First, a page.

There are plenty of places on Earth where cell phone service is still pretty sketchy—rural America, central Africa, the lower level of my house. But, if things go well, one huge dead zone will get a major upgrade next year. As Tariq Malik at Space.com reports, a private space program hopes to bring a cellular network to the moon.
The cell network is part of a planned mission by a Berlin-based group called Part Time Scientists, or PTScientists for short, a consortium of scientists and engineers. The team originally hoped to claim the Google Lunar X-Prize, a $30 million payout for landing a spacecraft on the moon that includes a rover with the capacity to travel 500 meters and transmit high-def images back to Earth. While PTScientists and 15 other teams failed to claim the prize, which expires March 31, 2018, the group still hopes to launch its cellular project to the moon.
As Malik reports, in celebration of the 50th anniversary of the Apollo 11 moon landing next year, PTScientist plan to launch their ALINA (Autonomous Landing and Navigation Module) lunar lander and two small Audi Lunar Quattro Rovers on a SpaceX Falcon 9 rocket from Cape Canaveral. The lander will be equipped with a space-grade Ultra Compact 4G Network, which weighs in at about 2.2 pounds—the lightest ever developed. The device will receive signals from the rovers and beam them back to Earth at 1800 Megahertz, sending a live HD video feed of the Moon’s surface.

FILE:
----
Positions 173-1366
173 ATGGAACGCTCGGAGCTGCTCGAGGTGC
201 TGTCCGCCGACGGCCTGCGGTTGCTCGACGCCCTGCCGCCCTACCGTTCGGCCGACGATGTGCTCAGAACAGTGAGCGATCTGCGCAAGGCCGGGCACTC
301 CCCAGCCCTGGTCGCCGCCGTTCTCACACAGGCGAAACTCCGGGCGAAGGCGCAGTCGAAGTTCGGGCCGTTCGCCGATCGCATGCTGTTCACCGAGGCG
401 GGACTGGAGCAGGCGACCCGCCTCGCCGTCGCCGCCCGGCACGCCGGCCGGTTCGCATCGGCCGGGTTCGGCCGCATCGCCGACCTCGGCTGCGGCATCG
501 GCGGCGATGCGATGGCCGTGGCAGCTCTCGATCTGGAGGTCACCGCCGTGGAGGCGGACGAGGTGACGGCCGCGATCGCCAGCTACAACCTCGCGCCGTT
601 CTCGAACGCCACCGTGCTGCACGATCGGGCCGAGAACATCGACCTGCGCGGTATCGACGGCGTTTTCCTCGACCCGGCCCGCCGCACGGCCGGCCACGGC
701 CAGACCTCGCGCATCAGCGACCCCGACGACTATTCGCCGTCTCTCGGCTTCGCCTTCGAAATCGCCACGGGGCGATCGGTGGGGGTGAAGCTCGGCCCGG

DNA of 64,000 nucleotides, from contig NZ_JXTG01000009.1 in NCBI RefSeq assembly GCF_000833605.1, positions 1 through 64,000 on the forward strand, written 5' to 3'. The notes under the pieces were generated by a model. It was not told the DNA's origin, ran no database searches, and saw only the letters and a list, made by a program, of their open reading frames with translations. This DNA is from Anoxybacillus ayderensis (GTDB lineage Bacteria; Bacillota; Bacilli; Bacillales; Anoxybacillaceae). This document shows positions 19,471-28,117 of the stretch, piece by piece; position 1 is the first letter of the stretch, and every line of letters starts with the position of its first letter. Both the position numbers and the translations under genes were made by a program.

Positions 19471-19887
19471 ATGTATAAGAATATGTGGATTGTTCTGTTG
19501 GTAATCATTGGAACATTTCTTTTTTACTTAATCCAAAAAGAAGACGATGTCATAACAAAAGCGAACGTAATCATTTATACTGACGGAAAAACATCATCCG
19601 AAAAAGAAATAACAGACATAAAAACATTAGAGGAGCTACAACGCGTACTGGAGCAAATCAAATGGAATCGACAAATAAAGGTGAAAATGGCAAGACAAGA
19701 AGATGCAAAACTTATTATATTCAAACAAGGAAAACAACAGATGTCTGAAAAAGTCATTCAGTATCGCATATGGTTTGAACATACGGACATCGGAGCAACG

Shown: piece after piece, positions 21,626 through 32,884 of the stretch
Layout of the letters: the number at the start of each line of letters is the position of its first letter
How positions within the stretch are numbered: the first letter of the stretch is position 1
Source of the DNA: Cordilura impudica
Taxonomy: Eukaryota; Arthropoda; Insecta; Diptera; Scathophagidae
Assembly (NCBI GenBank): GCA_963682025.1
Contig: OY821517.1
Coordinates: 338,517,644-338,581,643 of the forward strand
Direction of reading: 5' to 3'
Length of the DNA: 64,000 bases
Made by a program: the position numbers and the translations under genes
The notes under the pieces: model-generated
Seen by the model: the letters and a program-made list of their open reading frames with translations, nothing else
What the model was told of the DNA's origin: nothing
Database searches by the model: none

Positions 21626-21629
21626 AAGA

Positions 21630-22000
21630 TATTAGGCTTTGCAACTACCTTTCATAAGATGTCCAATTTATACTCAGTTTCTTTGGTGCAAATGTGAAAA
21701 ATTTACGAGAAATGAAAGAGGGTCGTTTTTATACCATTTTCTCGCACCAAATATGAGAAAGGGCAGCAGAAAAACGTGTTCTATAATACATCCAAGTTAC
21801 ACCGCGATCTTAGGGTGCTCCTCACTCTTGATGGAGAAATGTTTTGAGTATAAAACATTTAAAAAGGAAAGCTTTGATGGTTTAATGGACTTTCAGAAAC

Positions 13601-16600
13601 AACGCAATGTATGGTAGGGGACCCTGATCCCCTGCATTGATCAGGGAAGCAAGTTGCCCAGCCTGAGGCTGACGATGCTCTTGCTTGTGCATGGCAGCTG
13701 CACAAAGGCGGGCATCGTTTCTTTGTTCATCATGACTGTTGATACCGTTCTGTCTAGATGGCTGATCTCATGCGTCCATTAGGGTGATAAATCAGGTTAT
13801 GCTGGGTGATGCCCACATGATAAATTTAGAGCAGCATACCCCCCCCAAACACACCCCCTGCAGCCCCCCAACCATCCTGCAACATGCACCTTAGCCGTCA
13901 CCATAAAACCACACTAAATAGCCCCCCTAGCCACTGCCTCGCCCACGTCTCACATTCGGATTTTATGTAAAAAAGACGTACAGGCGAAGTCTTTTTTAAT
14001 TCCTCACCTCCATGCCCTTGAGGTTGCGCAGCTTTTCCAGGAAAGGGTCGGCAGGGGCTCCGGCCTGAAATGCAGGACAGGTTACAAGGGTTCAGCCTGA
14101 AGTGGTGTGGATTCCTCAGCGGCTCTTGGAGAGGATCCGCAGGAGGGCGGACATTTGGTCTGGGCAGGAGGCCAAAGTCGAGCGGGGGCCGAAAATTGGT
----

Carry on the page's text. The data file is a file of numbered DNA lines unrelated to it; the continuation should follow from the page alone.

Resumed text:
So why do they need a cell network? It’s not to chat with little green men. According to a press release from cell company Vodafone and phone manufacturer Nokia, who are collaborating on the project, a cell network is lighter and much less energy intensive than an analogue radio network, which is important for the small rovers. Malik also reports that the rovers will not have to stop to send signals back to the lander, meaning they can transmit video as they trundle along.
“This important mission is supporting, among other things, the development of new space-grade technologies for future data networking, processing and storage, and will help advance the communications infrastructure required for academics, industry and educational institutions in conducting lunar research," Marcus Weldon, chief technology officer at Nokia and president of Bell Labs, says in the release. "These aims have potentially wide-ranging implications for many stakeholders and humanity as a whole, and we look forward to working closely with Vodafone and the other partners in the coming months, prior to the launch in 2019.”
So the big question is, why is the super-cutting edge moon network 4G and not the state of the art 5G? As Reuters reports, Vodafone decided to stick with the tried and true 4G system since 5G is still considered to be in its testing phase. They didn’t want land the network on the moon only to realize they had a bad signal.
Whatever the network, the images from the mission promise to be stunning. The team plans to land near the Taurus-Littrow Valley and study the abandoned rover used by astronauts during the 1972 Apollo 17 mission. According to a statement by PTScientists, their rovers will be outfitted with three cameras with twice the resolution as those used on the Apollo missions. Two cameras will work together to provide 3D images of the lunar surface and the third will be available for scientific work. But we're guessing that, if the cell coverage is good enough, it will just spend most of its time scrolling through Facebook.